January 9, 2011

Madera Canyon, Davis Mountain Preserve, Nature Conservancy, Texas

The Davis Mountain Preserve is a 32,000 acre protected area owned and managed by The Nature Conservancy. It is located 23 miles past Fort Davis on TX-17.  This preserve protects the highest peaks of the Davis Mountains, including the 8,300-foot Mount Livermore. It is the 5th highest peak in Texas and the highest one outside the Guadalupe Mountains.

The summit and cliffs of Mount Livermore can be seen in the distance

Mount Livermore and the nearby peaks are home to some rare (for Texas) high elevation coniferous forests, including ponderosa pines and the southernmost stand of aspens in North America. Since these sky islands are located hundreds of miles away from their nearest neighbors (Guadalupe Mountains National Park to the northwest and the Chisos Mountains of Big Bend National Park to the south), it has been deemed an important ecological unit to protect. Thus, the Nature Conservancy purchased 32,000 of private ranchland to set up this preserve and arranged for another 70,000+ acres of conservation easements on adjacent property.

We passed a fire burning just outside the preserve.
The local fire department was seen monitoring the blaze.

Since most of west Texas is private land, finding hiking trails or access to these interesting landscapes is actually quite difficult. In fact, the Nature Conservancy does not even normally provide access to the Davis Mountain Preserve outside of a couple of special access days per year.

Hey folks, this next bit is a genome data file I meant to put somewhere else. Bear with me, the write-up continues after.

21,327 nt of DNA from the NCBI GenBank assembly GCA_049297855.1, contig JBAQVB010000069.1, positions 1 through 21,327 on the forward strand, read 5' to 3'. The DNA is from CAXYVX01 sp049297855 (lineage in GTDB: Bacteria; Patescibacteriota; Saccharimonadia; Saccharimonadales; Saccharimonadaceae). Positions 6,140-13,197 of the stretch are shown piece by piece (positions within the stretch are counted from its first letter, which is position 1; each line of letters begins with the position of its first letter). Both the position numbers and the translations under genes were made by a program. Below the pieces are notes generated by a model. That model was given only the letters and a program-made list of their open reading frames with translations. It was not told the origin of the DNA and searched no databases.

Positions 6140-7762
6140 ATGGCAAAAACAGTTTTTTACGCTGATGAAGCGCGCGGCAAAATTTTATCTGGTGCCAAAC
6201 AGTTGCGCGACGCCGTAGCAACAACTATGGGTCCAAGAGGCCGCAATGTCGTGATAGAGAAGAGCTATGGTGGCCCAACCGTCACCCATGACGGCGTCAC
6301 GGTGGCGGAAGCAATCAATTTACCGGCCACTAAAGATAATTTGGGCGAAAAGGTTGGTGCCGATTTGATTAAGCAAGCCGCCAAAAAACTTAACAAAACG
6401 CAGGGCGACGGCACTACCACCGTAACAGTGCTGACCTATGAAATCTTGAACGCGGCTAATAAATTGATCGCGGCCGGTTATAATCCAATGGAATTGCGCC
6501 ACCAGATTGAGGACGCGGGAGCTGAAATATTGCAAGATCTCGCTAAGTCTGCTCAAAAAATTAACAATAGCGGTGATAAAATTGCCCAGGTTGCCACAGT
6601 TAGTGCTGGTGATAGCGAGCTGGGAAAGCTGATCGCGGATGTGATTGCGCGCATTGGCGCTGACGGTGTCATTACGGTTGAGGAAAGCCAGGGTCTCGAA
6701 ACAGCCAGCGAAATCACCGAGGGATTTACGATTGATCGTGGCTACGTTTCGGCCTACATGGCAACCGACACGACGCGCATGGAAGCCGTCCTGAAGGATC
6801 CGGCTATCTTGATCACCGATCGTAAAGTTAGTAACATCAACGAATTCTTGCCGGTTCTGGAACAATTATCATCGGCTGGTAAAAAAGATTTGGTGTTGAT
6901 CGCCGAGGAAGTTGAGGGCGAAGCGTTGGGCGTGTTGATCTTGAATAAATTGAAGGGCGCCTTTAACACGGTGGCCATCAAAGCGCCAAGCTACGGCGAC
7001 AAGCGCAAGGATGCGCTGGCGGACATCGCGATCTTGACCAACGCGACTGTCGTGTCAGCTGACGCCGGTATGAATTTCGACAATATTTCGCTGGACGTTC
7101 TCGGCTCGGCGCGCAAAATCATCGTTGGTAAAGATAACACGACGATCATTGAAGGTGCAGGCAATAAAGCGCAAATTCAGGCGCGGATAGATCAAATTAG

A section of trail amongst pinyon pines and juniper

But, I was excited when I found out that the Nature Conservancy has recently opened a new public trail on their property. Located right on the edge of their preserve at just over 5,800 feet elevation, it is not exactly the high forests of Mount Livermore. But, it does offer some nice views as you hike through a pinyon-juniper forest reminiscent of much of the landscape of Central Arizona.

Madera Creek below the trail

The Madera Canyon Loop is 2.5 miles around and starts at the Lawrence E. Wood Picnic Area off of TX-17. The trail starts off by crossing Madera Creek, which is a intermittent stream. The trail then climbs to the top of a mesa through the pinyon-juniper stand with a grassy understory. The trail essentially circles the mesa and at one point early on (if you start to the right) offering a dramatic view of the steep slopes of Mount Livermore.

The tank on Madera Creek which hosts javalinas and various other wildlife

The trail loops around and then descends to an old cattle tank on Madera Creek. The signs of herds of javalina are ubiquitous in the wallows, matted-down grass, and footprints. I did not see them, but a hiker I past said he just had seen 20 of them. The trail then parallels the creek as it ascend up the mesa again and then you return down slope back to your car.

I was disappointed that there are no current options available to go up onto the pine-covered slopes of the higher mountains. But, it is a beautiful drive up up from Fort Davis, past the McDonald Observatory, along spectacular grass-covered hills and vistas. This short hike then makes for a nice place to stretch your legs before turning around and heading back to Fort Davis.

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